Next, head to the Bairro Alto and Chiado districts. Bairro Alto is the trendy area, especially at night, and Chiado is the popular shopping and theater district of Lisbon which has a selection of historic monuments, traditional shops and interesting cafes. The two funicular routes of Gloria (Elevador da Gloria) and Bica (Elevador da Bica) transport passengers up the steep hills into Bairro Alto and Chiado. The slow and ponderous cable cars have been in operation since 1885 and there is no better way to enter the districts. At the top, gardens provide a panoramic view of the city. Visit the Port Wine Institute, located at Rua Sao Pedro de Alcantara 45. Housed in an 18th century mansion that takes up an entire city block, this space is filled with several hundred varieties of Port available by the glass or bottle. The introductory sampling is the way to go and gives you a nice history lesson about this sweet dessert wine produced exclusively in the Douro Valley in the northern provinces of Portugal. From there, explore the Sao Roque Church (Igreja y Museu Sao Roque) which was built by the Jesuits in the 16th century and named for the patron saint of plague victims. Its facade is plain, but inside eight side chapels dazzle with gold, marble and intricate tiles. The most lavish chapel named for Saint John the Baptist (Capela de Sao Joao Baptista) was built in Rome in the 1740s as a gift from Portugal's king to the pope. Precious gems and materials such as jade, ivory, gold and silver were used to display the riches of Portugal's colonies around the world. The pope rejected the gift so the chapel was disassembled and sent to Lisbon. The museum adjoining the church is filled with sacred art and holy relics. Nearby, take a break at Lisbon's most famous cafe - Cafe A Brasileira. Located at Rua Garrett 120, this art deco spot has been a Lisbon institution since 1905. The terrace is great for people watching and street performers entertain next to the bronze statue of Fernando Pessoa, one of Portugal's greatest poets who hung out here with his literary friends during the 1920's. Order a bica (coffee), which takes its name from beba isto com acucar or drink this with sugar. Not far away is my favorite spot for pasteis de nata, those delicious custard tarts. Manteigaria Fabrica de Pasteis de Nata is located at Rua do Loreto 2 and is the best in town.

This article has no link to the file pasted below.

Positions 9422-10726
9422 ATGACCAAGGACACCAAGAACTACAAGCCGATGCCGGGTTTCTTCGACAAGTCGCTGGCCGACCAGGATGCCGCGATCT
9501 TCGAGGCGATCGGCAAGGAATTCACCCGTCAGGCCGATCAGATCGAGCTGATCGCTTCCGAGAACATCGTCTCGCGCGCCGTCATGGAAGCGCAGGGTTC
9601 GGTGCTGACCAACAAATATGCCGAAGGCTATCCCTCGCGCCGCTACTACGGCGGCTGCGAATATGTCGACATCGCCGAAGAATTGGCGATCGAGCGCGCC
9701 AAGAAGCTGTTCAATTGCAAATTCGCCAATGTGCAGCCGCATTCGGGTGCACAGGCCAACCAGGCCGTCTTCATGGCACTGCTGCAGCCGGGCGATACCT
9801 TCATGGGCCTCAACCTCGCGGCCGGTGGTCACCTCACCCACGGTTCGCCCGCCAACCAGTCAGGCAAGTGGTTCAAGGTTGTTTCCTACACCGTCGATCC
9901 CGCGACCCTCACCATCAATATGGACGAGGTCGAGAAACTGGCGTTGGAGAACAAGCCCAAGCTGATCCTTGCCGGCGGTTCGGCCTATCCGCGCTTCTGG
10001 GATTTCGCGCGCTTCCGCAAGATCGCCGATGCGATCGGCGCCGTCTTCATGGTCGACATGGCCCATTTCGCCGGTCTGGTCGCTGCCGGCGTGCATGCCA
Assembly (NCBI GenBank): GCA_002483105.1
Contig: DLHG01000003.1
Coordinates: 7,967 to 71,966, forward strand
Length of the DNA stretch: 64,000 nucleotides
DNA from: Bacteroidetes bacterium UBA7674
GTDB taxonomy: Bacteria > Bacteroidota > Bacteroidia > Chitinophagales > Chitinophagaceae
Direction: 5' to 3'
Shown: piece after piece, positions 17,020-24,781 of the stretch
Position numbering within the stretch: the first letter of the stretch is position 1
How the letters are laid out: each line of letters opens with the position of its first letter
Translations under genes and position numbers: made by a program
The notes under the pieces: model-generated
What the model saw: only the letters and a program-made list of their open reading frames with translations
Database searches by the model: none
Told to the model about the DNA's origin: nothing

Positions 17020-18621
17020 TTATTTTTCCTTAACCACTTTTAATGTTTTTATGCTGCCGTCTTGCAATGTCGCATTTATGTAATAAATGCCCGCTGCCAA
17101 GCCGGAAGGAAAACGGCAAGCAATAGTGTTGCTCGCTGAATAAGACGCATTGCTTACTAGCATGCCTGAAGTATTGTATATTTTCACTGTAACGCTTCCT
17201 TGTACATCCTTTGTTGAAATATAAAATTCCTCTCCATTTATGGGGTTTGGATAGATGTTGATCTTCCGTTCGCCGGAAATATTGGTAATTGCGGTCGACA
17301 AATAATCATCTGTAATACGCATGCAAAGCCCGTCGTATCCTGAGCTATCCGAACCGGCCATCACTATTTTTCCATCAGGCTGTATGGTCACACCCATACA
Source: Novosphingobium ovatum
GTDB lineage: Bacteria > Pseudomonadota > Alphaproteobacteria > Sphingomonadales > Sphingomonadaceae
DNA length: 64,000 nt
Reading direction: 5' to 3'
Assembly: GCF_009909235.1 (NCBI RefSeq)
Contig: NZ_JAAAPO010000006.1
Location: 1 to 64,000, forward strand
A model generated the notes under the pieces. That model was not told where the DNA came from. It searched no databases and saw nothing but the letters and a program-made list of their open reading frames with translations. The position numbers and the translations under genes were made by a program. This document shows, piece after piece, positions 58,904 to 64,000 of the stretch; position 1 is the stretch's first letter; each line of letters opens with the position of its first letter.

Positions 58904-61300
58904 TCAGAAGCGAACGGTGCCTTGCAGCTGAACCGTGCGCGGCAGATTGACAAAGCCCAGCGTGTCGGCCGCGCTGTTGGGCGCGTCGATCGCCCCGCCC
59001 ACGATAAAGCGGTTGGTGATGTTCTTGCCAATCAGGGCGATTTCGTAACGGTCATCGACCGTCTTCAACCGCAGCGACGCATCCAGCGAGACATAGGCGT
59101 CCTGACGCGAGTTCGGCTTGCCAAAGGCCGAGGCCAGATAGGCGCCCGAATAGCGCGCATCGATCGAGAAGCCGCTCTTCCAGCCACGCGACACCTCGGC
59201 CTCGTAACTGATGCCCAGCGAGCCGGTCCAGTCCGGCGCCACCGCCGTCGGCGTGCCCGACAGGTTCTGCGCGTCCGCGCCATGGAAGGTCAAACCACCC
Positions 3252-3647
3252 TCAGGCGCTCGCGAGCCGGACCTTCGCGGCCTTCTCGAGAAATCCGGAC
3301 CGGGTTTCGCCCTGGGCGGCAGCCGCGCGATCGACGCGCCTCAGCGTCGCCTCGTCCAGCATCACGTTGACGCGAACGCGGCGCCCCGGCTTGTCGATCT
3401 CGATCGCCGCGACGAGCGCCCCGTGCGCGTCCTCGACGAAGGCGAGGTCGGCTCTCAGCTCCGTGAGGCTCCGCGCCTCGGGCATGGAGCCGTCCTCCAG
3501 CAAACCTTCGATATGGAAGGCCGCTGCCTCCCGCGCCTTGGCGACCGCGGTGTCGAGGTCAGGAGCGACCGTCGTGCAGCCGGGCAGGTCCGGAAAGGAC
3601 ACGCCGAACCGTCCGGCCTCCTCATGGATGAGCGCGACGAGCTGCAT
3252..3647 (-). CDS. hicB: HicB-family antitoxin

After more treats, make your way to the Baixa and Rossio districts. Take the totally rad Santa Justa Lift (Elevador de Santa Justa) down from the top of the hill. Note: lines are usually much shorter to take the lift down - enter from behind Convento do Carmo. The lanky, wrought iron Elevador de Santa Justa is 147 feet tall and resembles the Eiffel Tower, for good reason. This neo Gothic marvel is the work of Raul Mesnier, the apprentice of Gustave Eiffel. It's Lisbon's only vertical street lift, built in 1902 and steam powered until 1907. Baixa was completely destroyed by the devastating 1755 earthquake and the reconstruction followed one of the first examples of a grid and block layout. Once below in Baixa, make your way over to Comercio Square (Praca do Comercio). With its grand 18th century arcades, yellow facades and mosaic cobbles, this riverfront square is the heart of Lisbon. Bustling with activity and rattling trams, it features at its center the dashing equestrian statue of Dom Jose I. In 1908, the square witnessed the fall of the monarchy when anarchists assassinated Dom Carlos I and his son. The square's biggest attraction is Verissimo da Costa's Triumph Arch (Arco da Rua Augusta). This triumphal arch was built in the wake of the 1755 earthquake and is crowned with Portuguese explorer Vasco da Gama. The view from the top provides panoramas of the square and the river. From Comercio Square, walk down the main drag Rua Augusta and do some window shopping until you reach Rossio Square. Known to locals as Rossio, this lively public space has a neighborly vibe, wave like cobbles, ornate fountains and a monument to Dom Pedro IV (Brazil's first emperor). Just off the square is Rossio Station (Estacao do Rossio), a neo Manueline train station with horseshoe shaped arches and swirly turrets. Note: trains depart here for the lovely town of Sintra, less than a one hour journey. Rossio is filled with street cafes and closet sized ginjinha (cherry liqueur) bars. I especially enjoyed A Ginjinha, located at Largo de Sao Domingos 8. Get in line, chat with some locals and watch the master line up the sweet shots at the bar under the watch of the drink's 19th century inventor, Espinheira. Nearby are 2 more spots that are worth a visit - Ginjinha Sem Rival and Ginjinha Rubi.